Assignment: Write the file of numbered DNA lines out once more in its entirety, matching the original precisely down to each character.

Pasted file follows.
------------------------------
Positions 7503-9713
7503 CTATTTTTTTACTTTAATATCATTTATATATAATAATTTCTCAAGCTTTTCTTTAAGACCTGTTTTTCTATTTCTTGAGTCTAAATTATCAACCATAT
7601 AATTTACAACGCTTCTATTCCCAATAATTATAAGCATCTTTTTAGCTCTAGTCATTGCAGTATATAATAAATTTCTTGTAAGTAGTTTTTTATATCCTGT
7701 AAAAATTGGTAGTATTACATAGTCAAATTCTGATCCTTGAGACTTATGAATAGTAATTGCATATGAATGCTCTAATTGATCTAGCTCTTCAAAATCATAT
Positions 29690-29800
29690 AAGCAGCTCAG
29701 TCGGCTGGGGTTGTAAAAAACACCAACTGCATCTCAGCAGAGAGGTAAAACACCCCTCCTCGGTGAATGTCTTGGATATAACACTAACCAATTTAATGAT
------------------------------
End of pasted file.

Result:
Positions 7503-9713
7503 CTATTTTTTTACTTTAATATCATTTATATATAATAATTTCTCAAGCTTTTCTTTAAGACCTGTTTTTCTATTTCTTGAGTCTAAATTATCAACCATAT
7601 AATTTACAACGCTTCTATTCCCAATAATTATAAGCATCTTTTTAGCTCTAGTCATTGCAGTATATAATAAATTTCTTGTAAGTAGTTTTTTATATCCTGT
7701 AAAAATTGGTAGTATTACATAGTCAAATTCTGATCCTTGAGACTTATGAATAGTAATTGCATATGAATGCTCTAATTGATCTAGCTCTTCAAAATCATAT
Positions 29690-29800
29690 AAGCAGCTCAG
29701 TCGGCTGGGGTTGTAAAAAACACCAACTGCATCTCAGCAGAGAGGTAAAACACCCCTCCTCGGTGAATGTCTTGGATATAACACTAACCAATTTAATGAT